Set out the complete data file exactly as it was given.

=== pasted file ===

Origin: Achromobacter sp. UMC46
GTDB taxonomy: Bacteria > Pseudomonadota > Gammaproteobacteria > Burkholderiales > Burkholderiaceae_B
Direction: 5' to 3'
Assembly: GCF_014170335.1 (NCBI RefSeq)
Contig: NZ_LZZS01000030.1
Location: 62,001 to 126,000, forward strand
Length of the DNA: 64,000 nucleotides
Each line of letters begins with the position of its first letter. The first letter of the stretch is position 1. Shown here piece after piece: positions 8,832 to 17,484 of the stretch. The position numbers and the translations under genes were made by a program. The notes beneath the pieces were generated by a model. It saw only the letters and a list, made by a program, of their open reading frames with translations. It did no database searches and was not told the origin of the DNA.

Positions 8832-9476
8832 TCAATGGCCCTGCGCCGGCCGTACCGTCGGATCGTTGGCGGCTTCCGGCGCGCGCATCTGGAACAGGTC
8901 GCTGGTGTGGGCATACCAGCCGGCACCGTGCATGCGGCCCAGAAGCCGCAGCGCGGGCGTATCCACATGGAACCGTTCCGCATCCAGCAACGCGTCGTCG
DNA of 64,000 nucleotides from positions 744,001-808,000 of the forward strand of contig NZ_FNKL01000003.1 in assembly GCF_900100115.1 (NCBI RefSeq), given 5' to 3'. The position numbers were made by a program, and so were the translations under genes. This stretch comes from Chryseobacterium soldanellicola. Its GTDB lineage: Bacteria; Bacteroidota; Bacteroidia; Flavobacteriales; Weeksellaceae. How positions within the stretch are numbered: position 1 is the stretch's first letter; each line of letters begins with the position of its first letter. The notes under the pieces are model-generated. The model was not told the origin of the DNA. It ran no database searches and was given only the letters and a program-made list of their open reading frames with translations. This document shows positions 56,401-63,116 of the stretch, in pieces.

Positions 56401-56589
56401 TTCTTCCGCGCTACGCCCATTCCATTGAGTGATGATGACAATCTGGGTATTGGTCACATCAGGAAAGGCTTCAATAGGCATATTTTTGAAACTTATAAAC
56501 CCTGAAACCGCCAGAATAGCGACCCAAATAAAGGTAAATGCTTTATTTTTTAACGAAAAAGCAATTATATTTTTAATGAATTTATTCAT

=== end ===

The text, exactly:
Origin: Achromobacter sp. UMC46
GTDB taxonomy: Bacteria > Pseudomonadota > Gammaproteobacteria > Burkholderiales > Burkholderiaceae_B
Direction: 5' to 3'
Assembly: GCF_014170335.1 (NCBI RefSeq)
Contig: NZ_LZZS01000030.1
Location: 62,001 to 126,000, forward strand
Length of the DNA: 64,000 nucleotides
Each line of letters begins with the position of its first letter. The first letter of the stretch is position 1. Shown here piece after piece: positions 8,832 to 17,484 of the stretch. The position numbers and the translations under genes were made by a program. The notes beneath the pieces were generated by a model. It saw only the letters and a list, made by a program, of their open reading frames with translations. It did no database searches and was not told the origin of the DNA.

Positions 8832-9476
8832 TCAATGGCCCTGCGCCGGCCGTACCGTCGGATCGTTGGCGGCTTCCGGCGCGCGCATCTGGAACAGGTC
8901 GCTGGTGTGGGCATACCAGCCGGCACCGTGCATGCGGCCCAGAAGCCGCAGCGCGGGCGTATCCACATGGAACCGTTCCGCATCCAGCAACGCGTCGTCG
DNA of 64,000 nucleotides from positions 744,001-808,000 of the forward strand of contig NZ_FNKL01000003.1 in assembly GCF_900100115.1 (NCBI RefSeq), given 5' to 3'. The position numbers were made by a program, and so were the translations under genes. This stretch comes from Chryseobacterium soldanellicola. Its GTDB lineage: Bacteria; Bacteroidota; Bacteroidia; Flavobacteriales; Weeksellaceae. How positions within the stretch are numbered: position 1 is the stretch's first letter; each line of letters begins with the position of its first letter. The notes under the pieces are model-generated. The model was not told the origin of the DNA. It ran no database searches and was given only the letters and a program-made list of their open reading frames with translations. This document shows positions 56,401-63,116 of the stretch, in pieces.

Positions 56401-56589
56401 TTCTTCCGCGCTACGCCCATTCCATTGAGTGATGATGACAATCTGGGTATTGGTCACATCAGGAAAGGCTTCAATAGGCATATTTTTGAAACTTATAAAC
56501 CCTGAAACCGCCAGAATAGCGACCCAAATAAAGGTAAATGCTTTATTTTTTAACGAAAAAGCAATTATATTTTTAATGAATTTATTCAT